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  • 251.
    De Boer, Hugo J.
    et al.
    Uppsala University, Disciplinary Domain of Science and Technology, Biology, Department of Organismal Biology, Systematic Biology. Univ Oslo, Nat Hist Museum, Oslo, Norway.;Naturalis Biodivers Ctr, Leiden, Netherlands..
    Cross, Hugh B.
    Norwegian Inst Bioecon Res, As, Norway..
    De Wilde, Willem J. J. O.
    Naturalis Biodivers Ctr, Leiden, Netherlands..
    Duyfjes, Brigitta E. E.
    Naturalis Biodivers Ctr, Leiden, Netherlands..
    Gravendeel, Barbara
    Naturalis Biodivers Ctr, Leiden, Netherlands.;Univ Appl Sci Leiden, Leiden, Netherlands..
    Molecular phylogenetic analyses of Cucurbitaceae tribe Benincaseae urge for merging of Pilogyne with Zehneria2015In: Phytotaxa, ISSN 1179-3155, E-ISSN 1179-3163, Vol. 236, no 2, p. 173-183Article in journal (Refereed)
    Abstract [en]

    The tropical cucurbitaceous genus Zehneria as traditionally circumscribed displays much morphological diversity. Recent taxonomic revisions have resulted in its redefinition through both recognition and subsequent lumping of several additional genera. This study utilized plastid and nuclear DNA sequence data to reconstruct a molecular phylogeny of Zehneria and its close relatives in order to test whether these revisions reflected the molecular evolution in this group. The results suggest that Neoachmandra is monophyletic, and that Zehneria in a restricted sense and Neoachmandra accessions form a single monophyletic clade, whereas Pilogyne in its present understanding is polyphyletic. In the light of these results Pilogyne should be merged back into Zehneria from which it was split off earlier.

  • 252.
    de Boer, Hugo J.
    et al.
    Uppsala University, Disciplinary Domain of Science and Technology, Biology, Department of Organismal Biology, Systematic Biology. Univ Oslo, Nat Hist Museum, Oslo, Norway.;Nat Biodivers Ctr, Leiden, Netherlands..
    Ghorbani, Abdolbaset
    Uppsala University, Disciplinary Domain of Science and Technology, Biology, Department of Organismal Biology, Systematic Biology.
    Manzanilla, Vincent
    Univ Oslo, Nat Hist Museum, Oslo, Norway..
    Raclariu, Ancuta-Cristina
    Univ Oslo, Nat Hist Museum, Oslo, Norway.;NIRDBIS, Stejarul Res Ctr Biol Sci, Piatra Neamt, Romania..
    Kreziou, Anna
    Argonafton 30, Thessaloniki, Greece..
    Ounjai, Sarawut
    Chiang Mai Univ, Dept Biol, Chiang Mai, Thailand..
    Osathanunkul, Maslin
    Chiang Mai Univ, Dept Biol, Chiang Mai, Thailand..
    Gravendeel, Barbara
    Nat Biodivers Ctr, Leiden, Netherlands..
    DNA metabarcoding of orchid-derived products reveals widespread illegal orchid trade2017In: Proceedings of the Royal Society of London. Biological Sciences, ISSN 0962-8452, E-ISSN 1471-2954, Vol. 284, no 1863, article id 20171182Article in journal (Refereed)
    Abstract [en]

    In eastern Mediterranean countries orchids continue to be collected from the wild for the production of salep, a beverage made of dried orchid tubers. In this study we used nrITS1 and nrITS2 DNA metabarcoding to identify orchid and other plant species present in 55 commercial salep products purchased in Iran, Turkey, Greece and Germany. Thirty samples yielded a total of 161 plant taxa, and 13 products (43%) contained orchid species and these belonged to 10 terrestrial species with tuberous roots. Another 70% contained the substitute ingredient Cyamopsis tetraganoloba (Guar). DNA metabarcoding using the barcoding markers nrITS1 and nrITS2 shows the potential of these markers and approach for identification of species used in salep products. The analysis of interspecific genetic distances between sequences of these markers for the most common salep orchid genera shows that species level identifications can be made with a high level of confidence. Understanding the species diversity and provenance of salep orchid tubers will enable the chain of commercialization of endangered species to be traced back to the harvesters and their natural habitats, and thus allow for targeted efforts to protect or sustainably use wild populations of these orchids.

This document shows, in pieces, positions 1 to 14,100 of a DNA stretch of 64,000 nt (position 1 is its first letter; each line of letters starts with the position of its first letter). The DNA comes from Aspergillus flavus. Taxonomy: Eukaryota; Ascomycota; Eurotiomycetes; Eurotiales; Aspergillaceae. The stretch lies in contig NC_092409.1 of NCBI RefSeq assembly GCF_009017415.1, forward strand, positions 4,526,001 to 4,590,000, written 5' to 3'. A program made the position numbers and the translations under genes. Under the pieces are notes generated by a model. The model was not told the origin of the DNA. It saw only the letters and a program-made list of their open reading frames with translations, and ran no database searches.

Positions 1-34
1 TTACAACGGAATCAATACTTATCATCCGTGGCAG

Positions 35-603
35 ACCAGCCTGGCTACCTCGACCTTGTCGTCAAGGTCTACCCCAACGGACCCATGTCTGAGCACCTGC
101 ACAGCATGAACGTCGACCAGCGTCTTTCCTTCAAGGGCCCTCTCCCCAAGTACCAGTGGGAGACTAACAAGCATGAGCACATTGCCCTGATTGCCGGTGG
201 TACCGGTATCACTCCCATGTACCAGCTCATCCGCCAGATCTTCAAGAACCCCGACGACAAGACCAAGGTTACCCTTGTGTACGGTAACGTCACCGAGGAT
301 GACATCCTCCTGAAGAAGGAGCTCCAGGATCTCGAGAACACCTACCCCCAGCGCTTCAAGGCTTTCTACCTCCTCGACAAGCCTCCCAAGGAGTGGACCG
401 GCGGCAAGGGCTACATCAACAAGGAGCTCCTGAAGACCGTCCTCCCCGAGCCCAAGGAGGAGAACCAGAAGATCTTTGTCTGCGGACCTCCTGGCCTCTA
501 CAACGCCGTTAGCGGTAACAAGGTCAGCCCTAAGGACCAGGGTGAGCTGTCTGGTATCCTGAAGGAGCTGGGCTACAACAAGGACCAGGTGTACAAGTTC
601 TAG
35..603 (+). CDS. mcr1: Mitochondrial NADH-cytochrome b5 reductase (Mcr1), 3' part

• 253.
    de Boer, Hugo J.
    et al.
    Uppsala University, Disciplinary Domain of Science and Technology, Biology, Department of Organismal Biology, Systematic Biology.
    Ichim, Mihael C.
    Newmaster, Steven G.
    DNA Barcoding and Pharmacovigilance of Herbal Medicines2015In: Drug Safety, ISSN 0114-5916, E-ISSN 1179-1942, Vol. 38, no 7, p. 611-620Article in journal (Refereed)
    Abstract [en]

    Pharmacovigilance of herbal medicines relies on the product label information regarding the ingredients and the adherence to good manufacturing practices along the commercialisation chain. Several studies have shown that substitution of plant species occurs in herbal medicines, and this in turn poses a challenge to herbal pharmacovigilance as adverse reactions might be due to adulterated or added ingredients. Authentication of constituents in herbal medicines using analytical chemistry methods can help detect contaminants and toxins, but are often limited or incapable of detecting the source of the contamination. Recent developments in molecular plant identification using DNA sequence data enable accurate identification of plant species from herbal medicines using defined DNA markers. Identification of multiple constituent species from compound herbal medicines using amplicon metabarcoding enables verification of labelled ingredients and detection of substituted, adulterated and added species. DNA barcoding is proving to be a powerful method to assess species composition in herbal medicines and has the potential to be used as a standard method in herbal pharmacovigilance research of adverse reactions to specific products.